This question seems to be coming up a lot lately so I thought it was time to post an answer. Many AT&T and T-Mobile user who are fans of BlackBerry have been quite annoyed thatÂ Verizon Wireless is currently the only US carrier to carry the first and only touch screen BlackBerry smartphone the BlackBerry Storm.Â The Storm has a dual network capability , so some users have asked can the BlackBerry Storm be used on AT&T or T-Mobile? AndÂ the answer to that question is yes and no.Â So that you may better understand the answer, you should understand the basics of the technology that the top four wireless carriers use and how it applies to BlackBerry.
Verizon and Sprint use a wireless technology called CDMA. CDMA (Code Division Multiple Access), a proprietary standard designed by Qualcomm in the United States, which has been the dominant network standard for North America and parts of Asia. CDMA was originally used as a form of secure communication by the US Military until it was sold off for commercial use. CDMA wireless technology is known to have a very secure, and offer a very clear call quality. CDMA technology does not support the use of SIM cards.
AT&T and T-Mobile use a wireless technology called GSM. GSM (Global System for Mobile Communications) is a cellular phone protocol that is popular in many parts of the world, and is a chief competitor to the CDMA protocol here in the United States. In fact, for those who have CDMA phones, they may find if they go to other parts of the world, such as Europe, their cellular phones will not work. The GSM mobile phone standard is more popular in more places, simply because the standard has been around longer, and was considered by many to be superior to CDMA, at least initially. GSM technology uses SIM cards that allows the user to move their service from phone to phone just by removing the SIM card and placing it into another device.
So as you can see CDMA and GSM are both wireless cellular technology, but just like the difference between a Mac and PC, both are computers but they both use very different and usually incompatible technologies. Now that you understand the basics of the two types of wireless technologies, GSM and CDMA, letâ€™s get to your question.
Starting back with the BlackBerry 8830 World Edition, Verizon Wireless and Sprint began offering BlackBerry devices which offered both CDMA service in the US and Asia and GSM service in other parts of the world. This BlackBerry had two built-in radio systems so that a user could use a SIM card provided by Verizon or Sprint to use while out of the US, and still be able to make and receive phone calls and BlackBerry Data services using their same US number. Verizon and Sprint both have beefed up their International BlackBerry devices with the Storm 1 and Storm 2 on Verizon and the BlackBerry Tour 9630 on both carriers.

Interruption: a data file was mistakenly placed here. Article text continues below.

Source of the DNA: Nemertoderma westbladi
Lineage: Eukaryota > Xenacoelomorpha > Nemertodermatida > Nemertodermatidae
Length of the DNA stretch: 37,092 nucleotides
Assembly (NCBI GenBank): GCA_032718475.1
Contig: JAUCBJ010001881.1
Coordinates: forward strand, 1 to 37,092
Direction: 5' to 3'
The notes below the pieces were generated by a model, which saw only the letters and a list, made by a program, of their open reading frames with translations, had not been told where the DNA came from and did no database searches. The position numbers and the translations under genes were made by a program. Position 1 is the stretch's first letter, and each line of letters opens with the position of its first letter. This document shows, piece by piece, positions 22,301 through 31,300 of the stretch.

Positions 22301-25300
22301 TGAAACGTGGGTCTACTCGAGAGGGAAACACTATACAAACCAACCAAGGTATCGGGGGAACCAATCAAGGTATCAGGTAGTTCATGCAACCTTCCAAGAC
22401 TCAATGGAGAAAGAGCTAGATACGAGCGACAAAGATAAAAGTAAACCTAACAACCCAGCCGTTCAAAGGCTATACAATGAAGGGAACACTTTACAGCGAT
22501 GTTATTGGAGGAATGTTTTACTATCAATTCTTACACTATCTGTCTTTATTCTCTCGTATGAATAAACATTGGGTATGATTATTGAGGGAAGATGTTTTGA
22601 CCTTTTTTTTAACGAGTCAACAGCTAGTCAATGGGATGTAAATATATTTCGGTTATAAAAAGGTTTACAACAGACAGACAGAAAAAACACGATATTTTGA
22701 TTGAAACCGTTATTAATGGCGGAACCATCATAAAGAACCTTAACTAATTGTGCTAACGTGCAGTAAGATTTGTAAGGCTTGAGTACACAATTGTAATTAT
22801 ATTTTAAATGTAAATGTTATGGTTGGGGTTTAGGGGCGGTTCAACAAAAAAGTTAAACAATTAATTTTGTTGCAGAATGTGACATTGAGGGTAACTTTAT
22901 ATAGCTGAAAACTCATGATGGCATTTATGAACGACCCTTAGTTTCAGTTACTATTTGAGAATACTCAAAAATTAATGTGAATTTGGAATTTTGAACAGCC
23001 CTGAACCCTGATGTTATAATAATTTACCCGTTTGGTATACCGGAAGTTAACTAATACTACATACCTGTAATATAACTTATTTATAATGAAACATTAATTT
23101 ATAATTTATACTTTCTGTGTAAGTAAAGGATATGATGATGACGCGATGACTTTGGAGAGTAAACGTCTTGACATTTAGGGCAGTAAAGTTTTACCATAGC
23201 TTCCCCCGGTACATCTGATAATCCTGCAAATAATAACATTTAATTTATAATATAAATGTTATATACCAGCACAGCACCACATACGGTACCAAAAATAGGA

Here is your Money Answer:
Originally with BlackBerry OS 4.7 on the BlackBerry Storm could be unlocked and be used with the GSM side of the device on AT&T and T-Mobile. The device would not support 3G or even EDGE data speeds, on GSM in the states and would fall back to a much earlier data standard of GPRS which is fast enough for email, but is horrible for web browsing and app downloads. BlackBerry OS 4.7 had some issues on the Storm, so to fix it RIM (Research in Motion) pushed out BlackBerry OS 5.0. Now this little OS fix not only made the Storm a more usable device, it also added a radio lock out that activates when the device detects a US carrier sim card. So, once a BlackBerry Storm has been upgraded to V5.0, the OS will not allow you to use the device on any U.S. GSM carrier. You can still unlock the device but you could onlyÂ use the unlocked GSM side of the device when you are out of the country. Sprintâ€™s BlackBerry Tour 9630 also will not allow use in the US with a SIM card. REMEMBER these devices were to be used with a SIM card only when traveling internationally.
Now it has been reported that if you are able to downgrade the Storms OS back to 4.7, you may still be able to use the device on GSM. No such luck with the BlackBerry Tour Iâ€™m afraid.. So is it really worth buying these devices, unlocking them and then trying to get them to work on AT&T orÂ T-Mobile?Â Not really, especially with a new GSM only touch screen and qwerty keyboard BlackBerry devices set to launch this year for possible AT&T and/ or T-Mobile. Now If you live outside the US then this maybe a good way to get a high-end blackberry at a great price with many people upgrading to the Storm2 or the new Bold for Verizon and Sprint.